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Music to soothe the soul — even between Turks and Greeks

June 25, 2010

PH_MahmutCeylan_084(Writing and Reporting by Ayla Jean Yackley)

Turkish-Greek relations have never been smooth, exactly. The countries have gone to war against each other, and territory disputes continued to haunt them until the end of the 20th Century. Yet, in recent years, diplomacy has thawed the once icy relations between the two. This week, it was music that did the trick.

Not long after the Ottoman conquest of Constantinople, the majestic fourth-century Hagia Ereine, Istanbul’s first Christian church, was turned into a weapons storage facility, but this week it served as the venue for the Turkish debut of Iannis Xenakis’ “Oresteia,” the late Greek composer’s re-imagining of Aeschylus’ ancient tale of war, treachery, democracy and peace. The setting proved dramatic, and inspiring, as part of the International Istanbul Music Festival. The city is this year’s European Capital of Culture.PH_MahmutCeylan_184

Xenakis’ 1966 oratorio — sung in three acts and with electrifying choral work and 12 featured instruments in Istanbul on Monday — is based on the trilogy of Greek tragedies that celebrates the birth of democracy out of destruction in ancient Greece. The Istanbul production, with its new arrangement, included members of the Borusan Istanbul Philharmonic Orchestra and Greek and Turkish singers. It was conducted under the baton of Gürer Aykal, whose formal white tie and tails contradicted the modern score, which is heavy on instrumentations such as clapper boards to mimic applause and sheets of light metal shaken to create a rasping thunder.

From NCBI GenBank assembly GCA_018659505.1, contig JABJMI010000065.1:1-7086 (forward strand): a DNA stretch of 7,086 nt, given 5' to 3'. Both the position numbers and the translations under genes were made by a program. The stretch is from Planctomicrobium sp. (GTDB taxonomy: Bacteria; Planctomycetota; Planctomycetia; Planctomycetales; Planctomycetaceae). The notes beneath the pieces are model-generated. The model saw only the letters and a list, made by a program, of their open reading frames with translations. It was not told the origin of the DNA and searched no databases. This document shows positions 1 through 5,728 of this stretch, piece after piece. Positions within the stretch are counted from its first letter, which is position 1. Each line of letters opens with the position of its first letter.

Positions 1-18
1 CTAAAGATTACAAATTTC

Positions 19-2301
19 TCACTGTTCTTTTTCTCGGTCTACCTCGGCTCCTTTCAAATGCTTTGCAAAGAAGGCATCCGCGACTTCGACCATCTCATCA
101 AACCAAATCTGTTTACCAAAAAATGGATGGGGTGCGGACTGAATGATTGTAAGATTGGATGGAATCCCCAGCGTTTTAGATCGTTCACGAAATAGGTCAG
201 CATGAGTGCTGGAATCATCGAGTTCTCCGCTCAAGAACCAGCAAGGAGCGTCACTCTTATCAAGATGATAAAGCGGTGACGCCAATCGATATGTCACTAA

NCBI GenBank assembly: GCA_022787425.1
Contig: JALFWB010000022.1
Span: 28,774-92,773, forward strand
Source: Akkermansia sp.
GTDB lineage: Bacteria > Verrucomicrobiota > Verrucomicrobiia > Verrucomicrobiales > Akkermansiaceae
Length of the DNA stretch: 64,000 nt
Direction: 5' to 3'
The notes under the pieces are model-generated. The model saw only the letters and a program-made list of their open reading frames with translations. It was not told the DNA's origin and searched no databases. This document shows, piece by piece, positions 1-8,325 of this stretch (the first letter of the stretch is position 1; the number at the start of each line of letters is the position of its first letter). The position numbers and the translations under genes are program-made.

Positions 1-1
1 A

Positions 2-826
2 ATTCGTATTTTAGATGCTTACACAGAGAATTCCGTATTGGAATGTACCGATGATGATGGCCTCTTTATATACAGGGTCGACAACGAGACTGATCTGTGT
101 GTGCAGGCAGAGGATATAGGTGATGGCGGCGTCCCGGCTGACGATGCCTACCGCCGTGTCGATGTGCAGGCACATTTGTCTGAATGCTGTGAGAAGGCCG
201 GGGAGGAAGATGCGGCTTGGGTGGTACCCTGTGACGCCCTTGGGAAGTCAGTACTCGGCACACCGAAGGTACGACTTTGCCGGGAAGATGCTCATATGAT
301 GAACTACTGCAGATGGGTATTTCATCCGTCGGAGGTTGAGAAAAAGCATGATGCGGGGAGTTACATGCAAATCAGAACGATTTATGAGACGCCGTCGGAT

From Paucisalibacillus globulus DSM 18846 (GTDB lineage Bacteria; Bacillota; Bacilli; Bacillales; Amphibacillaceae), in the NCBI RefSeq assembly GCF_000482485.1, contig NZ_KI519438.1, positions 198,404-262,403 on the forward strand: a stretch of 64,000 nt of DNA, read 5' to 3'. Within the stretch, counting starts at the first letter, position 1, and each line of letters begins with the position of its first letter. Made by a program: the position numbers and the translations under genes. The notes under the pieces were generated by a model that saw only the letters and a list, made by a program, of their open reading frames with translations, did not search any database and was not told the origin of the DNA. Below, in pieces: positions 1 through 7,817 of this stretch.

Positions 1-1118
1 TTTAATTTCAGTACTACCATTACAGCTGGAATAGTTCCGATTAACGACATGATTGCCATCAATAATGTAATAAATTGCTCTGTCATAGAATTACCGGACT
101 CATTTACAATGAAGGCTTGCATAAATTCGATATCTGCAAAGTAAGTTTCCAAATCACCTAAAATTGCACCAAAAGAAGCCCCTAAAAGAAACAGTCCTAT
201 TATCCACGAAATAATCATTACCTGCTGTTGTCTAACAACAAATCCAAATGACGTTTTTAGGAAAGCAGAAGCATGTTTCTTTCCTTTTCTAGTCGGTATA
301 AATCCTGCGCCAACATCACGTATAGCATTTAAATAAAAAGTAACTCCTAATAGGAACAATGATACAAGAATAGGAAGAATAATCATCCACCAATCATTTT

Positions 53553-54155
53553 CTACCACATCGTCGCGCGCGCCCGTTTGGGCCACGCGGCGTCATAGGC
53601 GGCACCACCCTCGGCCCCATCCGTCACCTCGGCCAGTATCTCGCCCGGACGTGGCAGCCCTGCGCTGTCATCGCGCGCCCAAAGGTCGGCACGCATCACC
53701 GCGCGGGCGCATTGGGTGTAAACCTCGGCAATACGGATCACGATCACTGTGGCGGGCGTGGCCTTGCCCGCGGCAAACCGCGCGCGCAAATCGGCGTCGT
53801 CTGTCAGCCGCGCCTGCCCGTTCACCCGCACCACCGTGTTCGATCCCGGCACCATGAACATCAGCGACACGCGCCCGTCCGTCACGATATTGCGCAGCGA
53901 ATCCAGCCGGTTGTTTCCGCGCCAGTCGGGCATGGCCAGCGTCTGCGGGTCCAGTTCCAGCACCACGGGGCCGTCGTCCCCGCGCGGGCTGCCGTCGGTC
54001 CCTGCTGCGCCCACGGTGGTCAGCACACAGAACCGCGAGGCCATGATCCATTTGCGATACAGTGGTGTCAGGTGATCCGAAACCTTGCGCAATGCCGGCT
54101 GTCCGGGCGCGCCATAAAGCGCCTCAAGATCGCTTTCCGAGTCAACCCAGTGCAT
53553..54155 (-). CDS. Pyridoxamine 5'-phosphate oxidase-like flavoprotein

The music felt chaotic and eerie, made more so by the solemn setting and the fact that, as recently as 1996, Greece and Turkey almost went to war over an uninhabited islet in the Aegean Sea. But it also seemed appropriate that the neighboring countries would get together for a performance at the music festival, now in its 38th PH_MahmutCeylan_062year. It is the biggest event of its kind in Turkey and draws fans of classical music and opera from around the world with a roster of international stars.

This year, Chinese pianist Lang Lang performed works by Frederic Chopin and Robert Schumann, and Arvo Pärt, the 75 year-old Estonian composer, premiered his “Adam’s Lament” in Istanbul. An open-air museum onto itself, Istanbul has no problem drawing tourists, but set in stunning venues like Hagia Eirene, the festival is a special treat for visitors. And for residents who remember the bitter exchanges between the two countries, seeing Greeks and Turks perform together was exhilarating.

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